jan 1, 1500 - XVI century. Political changes in Language
In the sixteenth century, French, Italian, and English gained in importance as a result of political changes in Europe, and Latin gradually became displaced as a language to that spoken and written communication. As the status of Latin diminished from that of a living language to that of an "occasional" subject in the school curriculum, the study of Latin took on a different function.
The period of the sixteenth century is characterized throughout Europe
as a key moment in the process of the legitimization of vernacular languages
as vehicles of culture and knowledge able to perform the same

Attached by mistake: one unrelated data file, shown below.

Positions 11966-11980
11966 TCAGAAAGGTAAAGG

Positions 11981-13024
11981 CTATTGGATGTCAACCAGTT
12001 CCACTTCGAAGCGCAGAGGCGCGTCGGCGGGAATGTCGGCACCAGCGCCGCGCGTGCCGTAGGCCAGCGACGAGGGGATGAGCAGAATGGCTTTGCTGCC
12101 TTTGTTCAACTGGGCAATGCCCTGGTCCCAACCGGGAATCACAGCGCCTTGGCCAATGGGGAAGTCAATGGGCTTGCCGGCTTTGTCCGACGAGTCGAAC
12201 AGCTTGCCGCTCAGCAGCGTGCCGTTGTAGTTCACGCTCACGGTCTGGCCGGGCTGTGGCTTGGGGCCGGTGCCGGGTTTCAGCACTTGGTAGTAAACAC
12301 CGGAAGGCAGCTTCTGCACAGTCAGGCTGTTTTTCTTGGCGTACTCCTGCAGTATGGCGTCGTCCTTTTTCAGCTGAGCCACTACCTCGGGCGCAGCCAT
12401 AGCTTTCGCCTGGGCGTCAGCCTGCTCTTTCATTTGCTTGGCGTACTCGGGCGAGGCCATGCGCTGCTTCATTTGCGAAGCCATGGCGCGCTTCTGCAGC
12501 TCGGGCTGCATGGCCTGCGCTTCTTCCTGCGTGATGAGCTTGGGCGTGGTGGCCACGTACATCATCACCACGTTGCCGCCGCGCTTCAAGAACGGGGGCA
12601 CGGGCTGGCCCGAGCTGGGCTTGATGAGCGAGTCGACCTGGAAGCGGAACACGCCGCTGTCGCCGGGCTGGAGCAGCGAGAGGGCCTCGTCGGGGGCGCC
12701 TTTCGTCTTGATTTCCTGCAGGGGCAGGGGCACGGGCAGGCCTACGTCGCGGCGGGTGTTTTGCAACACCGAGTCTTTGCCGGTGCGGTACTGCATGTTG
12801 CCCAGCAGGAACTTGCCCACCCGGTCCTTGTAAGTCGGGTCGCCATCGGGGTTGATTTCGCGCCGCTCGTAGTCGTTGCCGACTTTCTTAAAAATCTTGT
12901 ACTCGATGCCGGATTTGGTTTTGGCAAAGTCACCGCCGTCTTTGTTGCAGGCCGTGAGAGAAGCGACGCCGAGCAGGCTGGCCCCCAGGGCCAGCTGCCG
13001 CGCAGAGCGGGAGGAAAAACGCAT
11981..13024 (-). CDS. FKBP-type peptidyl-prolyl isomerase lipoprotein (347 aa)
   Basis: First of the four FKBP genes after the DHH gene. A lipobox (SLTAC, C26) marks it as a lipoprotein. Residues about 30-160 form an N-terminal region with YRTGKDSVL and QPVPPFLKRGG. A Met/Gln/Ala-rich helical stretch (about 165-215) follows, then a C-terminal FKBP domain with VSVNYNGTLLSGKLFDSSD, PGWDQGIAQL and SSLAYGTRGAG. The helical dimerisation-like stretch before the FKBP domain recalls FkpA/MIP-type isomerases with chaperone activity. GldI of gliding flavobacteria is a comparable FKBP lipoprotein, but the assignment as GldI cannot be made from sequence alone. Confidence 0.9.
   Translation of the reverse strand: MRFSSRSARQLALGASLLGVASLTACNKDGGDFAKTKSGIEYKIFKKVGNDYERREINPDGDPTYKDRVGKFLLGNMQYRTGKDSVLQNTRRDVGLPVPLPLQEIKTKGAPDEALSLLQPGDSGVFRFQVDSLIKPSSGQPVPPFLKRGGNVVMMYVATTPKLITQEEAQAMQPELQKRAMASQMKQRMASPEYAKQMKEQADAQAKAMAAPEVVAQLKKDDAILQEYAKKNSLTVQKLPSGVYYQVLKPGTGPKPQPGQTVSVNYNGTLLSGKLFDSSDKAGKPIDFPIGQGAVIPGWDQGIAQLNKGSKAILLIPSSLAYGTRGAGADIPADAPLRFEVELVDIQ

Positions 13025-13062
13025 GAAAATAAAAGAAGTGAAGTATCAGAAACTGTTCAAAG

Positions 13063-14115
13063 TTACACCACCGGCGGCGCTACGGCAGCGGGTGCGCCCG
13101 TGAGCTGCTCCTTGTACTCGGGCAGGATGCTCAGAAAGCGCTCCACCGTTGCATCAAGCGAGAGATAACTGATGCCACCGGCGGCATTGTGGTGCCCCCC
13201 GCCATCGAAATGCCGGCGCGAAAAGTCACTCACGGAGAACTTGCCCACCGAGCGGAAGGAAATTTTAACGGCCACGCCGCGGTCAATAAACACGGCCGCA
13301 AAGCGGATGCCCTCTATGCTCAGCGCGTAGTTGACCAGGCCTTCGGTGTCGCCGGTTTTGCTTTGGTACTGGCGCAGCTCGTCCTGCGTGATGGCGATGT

function as Latin, Europe’s lingua franca for many centuries. The progression
of the struggle between Latin and vernacular languages can be
illustrated, for instance, in the sphere of diplomatic international relations.
If during the first half of the sixteenth century Latin continued to
be the most widely used language for diplomatic purposes, in the second
half of the century Italian gained prominence, at least at a spoken level
and at court (Cáceres Würsig 2002: 49).
Added to timeline:
A brief story of Language Teaching
Edna María Salomón López - Applied linguistics X01